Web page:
Since we’re talking about it, I wanted to clarify my own views about the GM bailout.
I don’t believe this Administration, the prior one, or any likely future Administration thinks it’s a good idea for the government to be in the auto business. Higher education, maybe. Health care, perhaps. Mass transit, potentially. But I don’t know anyone making the case for socializing the auto industry.
I also don’t believe either this Administration, or the previous one, did anything resembling a serious cost-benefit analysis to arrive at the conclusion that te government should bail out GM. I think there’s value in that kind of analysis, but I don’t believe it can be done effectively on the fly – and anyway, I think it was very clear that all parties knew the political realities going in, and knew what result they wanted from any analysis.
The government simply was not going to let GM go bankrupt after bailing out the banks. Period. This was a political decision. That kind of decision happens all the time, and I don’t feel like very much is implicated by it philosophically. Each party doubtlessly has its debating points to make about how costly the bailout was (or how much less costly than expected) but they are just that: debating points. There is no great push to socialize American manufacturing generally, nor do I feel that anti-GM-bailout sentiment now will have any material bearing on whether the government acts similarly in the future under similar circumstances – such as an incipient global near-depression. In that sense, I really don’t see that GM “matters” all that much.
What matters a whole lot more than GM is learning something from the last decade’s financial debacle, as it was this debacle that both finally drove GM into bankruptcy and created the political climate in which a GM bailout was necessary. In that regard, it’s worth pointing out that Jim is far from a caricature of a right-wing ideologue. Rather, the lesson he takes from the crisis is that we need to restore something like Glass-Stegall: something that prevents banks that take insured deposits from taking certain kinds of risks. I’m skeptical that the G-S framework would actually achieve this, but I agree with the goal – but more to the point, this is a call, from a conservative, for fairly stringent and heavy-handed (albeit relatively uncomplicated) regulation of a major sector of the economy.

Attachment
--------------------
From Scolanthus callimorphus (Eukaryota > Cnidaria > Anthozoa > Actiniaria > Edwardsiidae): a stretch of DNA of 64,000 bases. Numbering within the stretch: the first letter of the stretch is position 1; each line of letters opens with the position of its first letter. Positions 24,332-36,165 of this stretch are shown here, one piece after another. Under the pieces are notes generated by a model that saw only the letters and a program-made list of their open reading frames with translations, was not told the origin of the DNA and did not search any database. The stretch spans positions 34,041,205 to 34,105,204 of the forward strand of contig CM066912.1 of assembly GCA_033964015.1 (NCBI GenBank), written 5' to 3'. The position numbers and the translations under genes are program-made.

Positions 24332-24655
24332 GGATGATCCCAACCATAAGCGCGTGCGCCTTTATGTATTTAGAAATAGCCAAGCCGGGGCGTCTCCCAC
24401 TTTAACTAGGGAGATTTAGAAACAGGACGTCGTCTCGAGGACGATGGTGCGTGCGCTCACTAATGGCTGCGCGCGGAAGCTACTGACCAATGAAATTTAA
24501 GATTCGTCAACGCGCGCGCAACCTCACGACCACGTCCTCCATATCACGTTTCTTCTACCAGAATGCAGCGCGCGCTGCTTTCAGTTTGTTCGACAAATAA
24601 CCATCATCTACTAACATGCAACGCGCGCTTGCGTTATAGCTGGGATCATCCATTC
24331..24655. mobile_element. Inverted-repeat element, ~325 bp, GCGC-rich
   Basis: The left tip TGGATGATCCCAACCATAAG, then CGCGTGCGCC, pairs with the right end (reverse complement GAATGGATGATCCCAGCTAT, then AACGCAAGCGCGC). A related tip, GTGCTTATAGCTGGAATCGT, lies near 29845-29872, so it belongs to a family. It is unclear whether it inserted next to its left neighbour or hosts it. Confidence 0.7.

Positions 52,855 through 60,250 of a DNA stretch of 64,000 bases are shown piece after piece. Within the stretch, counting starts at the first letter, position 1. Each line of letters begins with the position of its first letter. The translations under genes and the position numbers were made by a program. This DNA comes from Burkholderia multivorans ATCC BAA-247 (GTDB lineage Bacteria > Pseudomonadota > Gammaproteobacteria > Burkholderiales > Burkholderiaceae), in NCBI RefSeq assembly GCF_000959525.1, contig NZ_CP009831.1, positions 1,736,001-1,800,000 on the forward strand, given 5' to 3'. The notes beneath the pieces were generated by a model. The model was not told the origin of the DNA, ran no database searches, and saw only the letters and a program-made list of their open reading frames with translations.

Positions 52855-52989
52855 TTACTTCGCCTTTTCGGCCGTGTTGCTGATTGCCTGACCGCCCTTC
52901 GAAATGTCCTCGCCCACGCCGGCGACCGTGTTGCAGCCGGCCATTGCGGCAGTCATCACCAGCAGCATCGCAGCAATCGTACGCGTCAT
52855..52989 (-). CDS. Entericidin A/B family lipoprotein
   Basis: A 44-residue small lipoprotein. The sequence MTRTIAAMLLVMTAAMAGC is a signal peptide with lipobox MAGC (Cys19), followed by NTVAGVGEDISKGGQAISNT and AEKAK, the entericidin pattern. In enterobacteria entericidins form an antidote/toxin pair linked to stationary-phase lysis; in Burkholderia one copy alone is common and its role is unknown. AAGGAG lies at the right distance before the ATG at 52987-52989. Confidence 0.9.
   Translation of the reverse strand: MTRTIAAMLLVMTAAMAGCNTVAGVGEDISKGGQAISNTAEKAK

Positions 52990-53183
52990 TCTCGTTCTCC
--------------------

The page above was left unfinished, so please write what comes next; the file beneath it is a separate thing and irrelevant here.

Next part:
By way of putting GM in another context, how does the GM bailout compare, in terms of sheer dollars wasted on a venture undertaken with very little attempt to calculate an expected return, to the war in Iraq? In this regard as well, it’s worth pointing out that Jim has been consistently critical of the extremely forward nature of America’s defense posture. He’s not Ron Paul or Daniel Larison, but he is very far from a typical movement conservative on this score as well.
Finally, on many areas where Jim does line up on the “right” side of the debate, his perspective doesn’t always lead where you might think. For example, Jim has written a great deal about climate change, an about the difficulties with using the tax code to try to do anything meaningful about what he acknowledged could be a very serious problem. In my back-and-forth with him, it emerged that Jim agreed that a gas tax hike would be a more-optimal revenue-raiser from his perspective than a hike in income tax rates, or a carbon tax, or a VAT, or almost any other new tax. It might still be less-optimal from his perspective than, say, cutting the mortgage interest deduction or privatizing Medicare. But that conclusion – better than most other ta hikes! – is still a pretty significant one, and, if he were a legislator, the potential basis for fruitful negotiation.
Those are much more consequential debates than any debate about GM. However sympathetic or not I may be to Jim’s epistemic humility project, I defy regular readers of this blog to look at what Jim has written on these topics and conclude that his philosophical premises lead inexorably to predictable partisan conclusions.